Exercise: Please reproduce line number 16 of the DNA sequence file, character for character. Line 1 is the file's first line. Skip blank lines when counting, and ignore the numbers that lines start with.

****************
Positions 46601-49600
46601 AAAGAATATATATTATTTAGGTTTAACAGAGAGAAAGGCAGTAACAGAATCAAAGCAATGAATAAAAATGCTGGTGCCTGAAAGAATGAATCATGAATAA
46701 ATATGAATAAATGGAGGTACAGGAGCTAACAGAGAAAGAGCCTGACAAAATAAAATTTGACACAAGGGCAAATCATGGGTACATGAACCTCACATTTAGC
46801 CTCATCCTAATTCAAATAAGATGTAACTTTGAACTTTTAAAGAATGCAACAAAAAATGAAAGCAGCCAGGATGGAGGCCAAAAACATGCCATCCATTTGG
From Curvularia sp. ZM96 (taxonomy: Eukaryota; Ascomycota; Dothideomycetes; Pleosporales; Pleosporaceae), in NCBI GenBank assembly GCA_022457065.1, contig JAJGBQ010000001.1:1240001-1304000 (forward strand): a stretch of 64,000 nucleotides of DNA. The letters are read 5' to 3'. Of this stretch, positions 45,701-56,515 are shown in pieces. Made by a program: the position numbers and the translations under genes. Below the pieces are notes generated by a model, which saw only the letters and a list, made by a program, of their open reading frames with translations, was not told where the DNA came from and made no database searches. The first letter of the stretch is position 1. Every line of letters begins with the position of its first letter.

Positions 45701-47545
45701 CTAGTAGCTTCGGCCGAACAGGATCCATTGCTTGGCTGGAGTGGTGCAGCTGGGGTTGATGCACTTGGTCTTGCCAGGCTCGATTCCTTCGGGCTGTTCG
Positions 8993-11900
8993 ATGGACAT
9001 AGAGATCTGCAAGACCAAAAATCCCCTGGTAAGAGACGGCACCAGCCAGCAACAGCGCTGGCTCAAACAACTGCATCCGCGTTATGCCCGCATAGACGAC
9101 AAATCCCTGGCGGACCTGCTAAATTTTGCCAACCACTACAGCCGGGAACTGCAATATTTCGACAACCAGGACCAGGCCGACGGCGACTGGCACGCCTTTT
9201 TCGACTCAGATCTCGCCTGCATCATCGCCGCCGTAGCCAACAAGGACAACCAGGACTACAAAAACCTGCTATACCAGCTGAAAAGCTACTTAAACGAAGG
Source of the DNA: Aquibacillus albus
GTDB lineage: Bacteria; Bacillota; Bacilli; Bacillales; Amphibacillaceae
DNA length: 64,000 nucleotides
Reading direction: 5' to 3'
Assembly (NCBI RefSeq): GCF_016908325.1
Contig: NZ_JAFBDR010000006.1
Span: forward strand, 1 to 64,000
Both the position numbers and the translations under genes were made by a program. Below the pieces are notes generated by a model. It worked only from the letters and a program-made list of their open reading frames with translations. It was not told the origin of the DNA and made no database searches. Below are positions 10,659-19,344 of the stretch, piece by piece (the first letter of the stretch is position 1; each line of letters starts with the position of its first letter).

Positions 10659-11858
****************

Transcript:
Reading direction: 5' to 3'